Multitouch Pong? Microsoft's Sphere could head for gaming
Sending images to "the dark side" and creating "omnidirectional views" of city streets are a couple of capabilities already created for Microsoft's Sphere, a new technology that might ultimately bring as yet unforeseen commercial applications in gaming, office collaboration, and other areas of human endeavor.
Expected to be shown this week at Microsoft's annual Faculty Summit, Sphere has already served as the platform for a novel twist on the Pong game that lets you "create virtual barriers with your hands" and bounce images to other players, said Hrvoje Benko, a Microsoft researcher, during an earlier demo in Seattle. If you bounce the image up and over the sphere, rather than across it, you're said to be "sending it to the dark side."
Sphere literally brings new dimensions to user interface design concepts developed by Microsoft earlier with Surface, a table-sized horizontal display already seeing some commercial applications, and Touch Wall, a large vertical display surface demoed by Microsoft Chairman Bill Gates at the company's CEO Forum in May of this year.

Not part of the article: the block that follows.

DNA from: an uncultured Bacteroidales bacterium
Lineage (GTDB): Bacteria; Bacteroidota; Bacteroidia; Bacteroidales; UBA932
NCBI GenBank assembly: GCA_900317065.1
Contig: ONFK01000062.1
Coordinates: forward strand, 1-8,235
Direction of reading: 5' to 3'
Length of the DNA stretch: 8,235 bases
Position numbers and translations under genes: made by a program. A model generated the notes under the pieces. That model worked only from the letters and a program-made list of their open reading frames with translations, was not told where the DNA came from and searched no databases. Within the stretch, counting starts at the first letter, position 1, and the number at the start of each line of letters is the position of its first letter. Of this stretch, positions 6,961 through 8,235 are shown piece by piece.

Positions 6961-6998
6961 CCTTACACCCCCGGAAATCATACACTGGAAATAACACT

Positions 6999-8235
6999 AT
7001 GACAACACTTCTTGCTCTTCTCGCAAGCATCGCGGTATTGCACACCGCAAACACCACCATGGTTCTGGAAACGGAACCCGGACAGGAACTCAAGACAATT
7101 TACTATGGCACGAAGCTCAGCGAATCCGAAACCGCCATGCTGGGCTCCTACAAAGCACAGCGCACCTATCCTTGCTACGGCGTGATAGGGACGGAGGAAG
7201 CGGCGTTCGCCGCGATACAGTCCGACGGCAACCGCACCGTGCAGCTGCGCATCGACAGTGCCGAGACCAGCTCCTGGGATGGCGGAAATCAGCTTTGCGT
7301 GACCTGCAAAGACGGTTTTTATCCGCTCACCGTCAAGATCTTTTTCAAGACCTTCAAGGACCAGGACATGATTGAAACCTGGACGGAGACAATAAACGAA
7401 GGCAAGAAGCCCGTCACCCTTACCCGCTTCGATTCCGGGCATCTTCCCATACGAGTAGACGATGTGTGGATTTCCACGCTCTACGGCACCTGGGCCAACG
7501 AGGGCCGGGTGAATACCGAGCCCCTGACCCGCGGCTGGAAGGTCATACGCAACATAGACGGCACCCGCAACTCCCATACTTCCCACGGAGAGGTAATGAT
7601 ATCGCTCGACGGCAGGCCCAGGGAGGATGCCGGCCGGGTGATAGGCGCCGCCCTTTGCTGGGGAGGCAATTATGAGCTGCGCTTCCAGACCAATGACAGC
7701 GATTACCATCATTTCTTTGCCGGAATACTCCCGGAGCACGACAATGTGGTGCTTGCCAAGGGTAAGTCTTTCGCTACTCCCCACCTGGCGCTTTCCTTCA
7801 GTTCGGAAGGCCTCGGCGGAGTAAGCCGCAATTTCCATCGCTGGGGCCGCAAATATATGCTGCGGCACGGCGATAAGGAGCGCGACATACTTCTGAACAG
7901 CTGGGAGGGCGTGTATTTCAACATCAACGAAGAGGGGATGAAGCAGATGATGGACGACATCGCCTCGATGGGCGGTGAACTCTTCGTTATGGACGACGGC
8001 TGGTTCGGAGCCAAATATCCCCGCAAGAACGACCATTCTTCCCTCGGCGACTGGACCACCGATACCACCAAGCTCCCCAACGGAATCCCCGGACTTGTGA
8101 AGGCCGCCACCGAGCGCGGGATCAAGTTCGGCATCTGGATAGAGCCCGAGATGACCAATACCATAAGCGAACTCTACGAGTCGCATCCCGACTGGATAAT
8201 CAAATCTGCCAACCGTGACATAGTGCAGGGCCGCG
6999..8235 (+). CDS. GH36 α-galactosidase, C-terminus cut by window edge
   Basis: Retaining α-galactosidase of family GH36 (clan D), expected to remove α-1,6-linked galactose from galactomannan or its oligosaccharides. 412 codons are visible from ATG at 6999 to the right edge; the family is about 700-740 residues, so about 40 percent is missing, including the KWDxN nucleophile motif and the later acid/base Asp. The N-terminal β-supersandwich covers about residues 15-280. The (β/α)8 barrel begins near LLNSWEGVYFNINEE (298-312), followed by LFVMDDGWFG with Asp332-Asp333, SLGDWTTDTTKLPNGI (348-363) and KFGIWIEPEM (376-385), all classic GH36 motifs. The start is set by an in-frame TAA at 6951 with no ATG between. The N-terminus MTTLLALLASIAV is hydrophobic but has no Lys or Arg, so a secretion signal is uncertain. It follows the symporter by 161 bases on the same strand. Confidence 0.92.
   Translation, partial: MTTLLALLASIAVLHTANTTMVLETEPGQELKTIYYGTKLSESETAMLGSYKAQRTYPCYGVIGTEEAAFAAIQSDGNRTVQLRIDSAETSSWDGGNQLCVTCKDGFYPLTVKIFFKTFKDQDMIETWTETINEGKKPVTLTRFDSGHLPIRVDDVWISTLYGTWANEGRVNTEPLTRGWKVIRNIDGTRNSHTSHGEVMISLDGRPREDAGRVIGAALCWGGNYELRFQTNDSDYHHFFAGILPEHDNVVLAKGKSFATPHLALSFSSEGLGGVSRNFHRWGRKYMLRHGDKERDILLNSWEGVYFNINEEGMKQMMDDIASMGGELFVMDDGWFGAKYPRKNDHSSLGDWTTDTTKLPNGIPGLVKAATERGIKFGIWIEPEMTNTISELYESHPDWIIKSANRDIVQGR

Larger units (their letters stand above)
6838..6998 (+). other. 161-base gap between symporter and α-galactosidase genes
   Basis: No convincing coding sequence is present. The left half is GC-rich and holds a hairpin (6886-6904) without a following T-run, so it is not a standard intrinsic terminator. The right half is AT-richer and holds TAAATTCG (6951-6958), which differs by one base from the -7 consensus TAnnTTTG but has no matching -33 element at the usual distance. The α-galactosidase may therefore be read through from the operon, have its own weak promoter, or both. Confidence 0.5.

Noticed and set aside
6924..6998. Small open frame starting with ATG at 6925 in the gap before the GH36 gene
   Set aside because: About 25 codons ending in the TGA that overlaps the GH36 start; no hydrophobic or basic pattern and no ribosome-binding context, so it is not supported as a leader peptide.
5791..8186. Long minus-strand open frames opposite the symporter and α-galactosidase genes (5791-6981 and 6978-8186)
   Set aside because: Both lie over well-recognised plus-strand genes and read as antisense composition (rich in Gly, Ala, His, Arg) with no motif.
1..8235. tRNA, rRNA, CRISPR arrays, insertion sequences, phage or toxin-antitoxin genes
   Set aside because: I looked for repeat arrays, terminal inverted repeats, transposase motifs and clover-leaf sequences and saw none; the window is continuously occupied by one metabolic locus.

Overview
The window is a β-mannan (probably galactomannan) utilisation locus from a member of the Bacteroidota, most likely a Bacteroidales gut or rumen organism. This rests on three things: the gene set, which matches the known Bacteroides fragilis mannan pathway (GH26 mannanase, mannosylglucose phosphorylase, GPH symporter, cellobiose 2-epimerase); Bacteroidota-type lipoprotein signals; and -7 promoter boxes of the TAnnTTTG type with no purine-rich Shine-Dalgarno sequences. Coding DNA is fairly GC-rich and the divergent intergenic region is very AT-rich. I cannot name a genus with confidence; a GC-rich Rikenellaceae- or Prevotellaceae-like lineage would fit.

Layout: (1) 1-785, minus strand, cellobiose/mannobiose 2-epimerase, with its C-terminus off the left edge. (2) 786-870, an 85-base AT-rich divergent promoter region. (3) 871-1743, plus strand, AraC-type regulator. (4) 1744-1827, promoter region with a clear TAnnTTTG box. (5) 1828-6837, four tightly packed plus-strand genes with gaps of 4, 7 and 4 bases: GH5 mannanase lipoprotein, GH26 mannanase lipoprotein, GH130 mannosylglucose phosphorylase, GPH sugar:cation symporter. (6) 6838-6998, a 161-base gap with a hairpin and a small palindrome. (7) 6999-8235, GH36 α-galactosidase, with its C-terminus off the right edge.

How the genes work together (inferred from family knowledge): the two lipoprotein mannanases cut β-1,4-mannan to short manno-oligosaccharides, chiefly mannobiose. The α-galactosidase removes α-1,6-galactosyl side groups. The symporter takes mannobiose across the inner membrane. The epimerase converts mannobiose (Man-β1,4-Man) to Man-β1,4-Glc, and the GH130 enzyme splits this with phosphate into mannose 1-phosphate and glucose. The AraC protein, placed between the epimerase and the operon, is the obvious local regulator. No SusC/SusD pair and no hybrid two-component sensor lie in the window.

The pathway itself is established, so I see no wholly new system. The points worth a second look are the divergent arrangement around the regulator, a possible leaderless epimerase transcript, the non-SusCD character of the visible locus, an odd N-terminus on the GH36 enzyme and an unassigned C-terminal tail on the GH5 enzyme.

In Sphere, Microsoft has leveraged a hardware product from a Global Dimensions, and then written its own software which "adds the ability to sense multiple touch contacts across the globe," Benko said, in video recently captured by Todd Bishop, a reporter for the Seattle Intelligencer, and now posted to YouTube.
The Microsft researcher also demoed how Sphere has enabled "multidimensional views" of a walk around Seattle, using photos "coming in from multiple directions."
Outside of gaming, and maybe mapping, Microsoft's Benko suggested potential uses of Sphere at informational kiosks in hotel lobbies and in collaborative work applications.
Benko acknowledged there might be "potential problems here if multiple people try to use it" at the same time. But he added that Microsoft believes these issues could be "socially mitigated."